Campylobacter, Listeria, Salmonella, Vibrio and Cryptosporidium are up; Shigella, E. coli O157:H7 and Yersinia are down in new CDC numbers

Graphs_going_up_and_down.jpgThe Washington Post’s Dina ElBoghdady must not have had a busy social calendar this Summer weekend if she was stalking the pages of FoodNet for the latest in foodborne illness trends. Her story, “Food-borne illnesses not diminishing” which ran this morning on the Post’s website, I caught while sneaking a peak on my forbidden iPhone on a family camping trip. I will get to the trends in a second, but this line in the story also struck me:

the CDC released the data without reaching out to consumer groups and other key stakeholders who typically are notified in advance. Instead, the charts and graphs were quietly posted online Friday.

Can someone at the CDC explain the rationale for that?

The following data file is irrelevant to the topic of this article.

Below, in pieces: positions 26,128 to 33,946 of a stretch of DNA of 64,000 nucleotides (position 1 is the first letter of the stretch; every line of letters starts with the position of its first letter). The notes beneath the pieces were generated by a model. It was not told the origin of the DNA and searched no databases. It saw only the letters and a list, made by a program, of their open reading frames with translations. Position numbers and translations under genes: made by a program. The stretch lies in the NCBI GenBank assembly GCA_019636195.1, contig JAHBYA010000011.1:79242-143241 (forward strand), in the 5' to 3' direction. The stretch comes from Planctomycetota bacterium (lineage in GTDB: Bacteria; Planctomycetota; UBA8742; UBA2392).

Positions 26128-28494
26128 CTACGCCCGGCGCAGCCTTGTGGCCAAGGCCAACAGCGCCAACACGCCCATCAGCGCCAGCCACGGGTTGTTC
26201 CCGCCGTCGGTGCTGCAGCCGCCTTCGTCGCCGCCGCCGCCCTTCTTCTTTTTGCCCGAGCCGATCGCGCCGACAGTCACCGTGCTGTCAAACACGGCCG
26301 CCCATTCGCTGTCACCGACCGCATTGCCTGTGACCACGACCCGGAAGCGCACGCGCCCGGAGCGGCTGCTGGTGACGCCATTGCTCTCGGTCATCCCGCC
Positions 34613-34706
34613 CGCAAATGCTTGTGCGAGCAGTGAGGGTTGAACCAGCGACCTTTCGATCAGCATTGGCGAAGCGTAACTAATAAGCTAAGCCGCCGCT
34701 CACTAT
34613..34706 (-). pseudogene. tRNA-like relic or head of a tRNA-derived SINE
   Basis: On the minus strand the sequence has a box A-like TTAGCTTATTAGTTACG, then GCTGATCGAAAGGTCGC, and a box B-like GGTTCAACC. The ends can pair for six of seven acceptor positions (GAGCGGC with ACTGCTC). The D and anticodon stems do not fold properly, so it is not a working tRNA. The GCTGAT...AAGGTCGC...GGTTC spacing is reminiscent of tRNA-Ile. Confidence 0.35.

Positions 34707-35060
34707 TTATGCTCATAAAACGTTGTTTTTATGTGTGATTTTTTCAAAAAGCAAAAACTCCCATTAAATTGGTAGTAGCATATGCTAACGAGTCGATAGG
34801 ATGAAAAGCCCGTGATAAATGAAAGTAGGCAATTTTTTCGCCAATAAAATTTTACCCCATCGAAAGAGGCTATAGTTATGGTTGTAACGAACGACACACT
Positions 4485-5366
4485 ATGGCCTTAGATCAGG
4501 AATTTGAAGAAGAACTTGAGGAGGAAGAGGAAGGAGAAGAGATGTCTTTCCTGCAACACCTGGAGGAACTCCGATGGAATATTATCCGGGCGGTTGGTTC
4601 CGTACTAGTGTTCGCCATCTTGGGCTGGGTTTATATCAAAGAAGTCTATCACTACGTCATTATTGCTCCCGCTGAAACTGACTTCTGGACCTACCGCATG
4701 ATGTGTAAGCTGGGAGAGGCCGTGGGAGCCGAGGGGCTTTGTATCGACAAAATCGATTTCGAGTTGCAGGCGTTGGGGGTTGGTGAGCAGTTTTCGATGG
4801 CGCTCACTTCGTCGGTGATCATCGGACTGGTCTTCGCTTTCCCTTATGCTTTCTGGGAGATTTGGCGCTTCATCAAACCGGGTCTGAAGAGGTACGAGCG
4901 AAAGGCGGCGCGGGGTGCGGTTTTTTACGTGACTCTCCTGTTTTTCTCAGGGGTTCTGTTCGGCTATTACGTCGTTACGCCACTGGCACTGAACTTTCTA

On the numbers front, there are some things that you would think that the CDC would not want to release in the middle of the night:

Screen Shot 2012-07-29 at 3.00.00 PM.png

Although Campylobacter, Listeria, Salmonella, Vibrio and Cryptosporidium are up, Shigella, E. coli O157:H7 and Yersinia are down that does not seem to justify a late Friday night posting on the CDC’s website.  It will be interesting to watch the non-O157 E. coli trends over the next years.  Here are the numbers for this year:

Screen Shot 2012-07-29 at 3.02.28 PM.png

Also, hemolytic uremic syndrome (HUS) was up in 2011 as compared to some earlier years.  Since this outcome can be caused by both E. coli O157:H7 and non E. coli O157 that might well be the reason.  Time will tell.

Screen Shot 2012-07-31 at 4.22.47 AM.png

Overall, however, we (public health and food producers) are doing better that when I started doing foodborne illnesses cases in the 1993 Jack in the Box E. coli outbreak – that is a good thing.  Now we just need to implement the Food Safety Modernization Act (FSMA) and drive the numbers done farther.  I really think it is time I spent more time camping.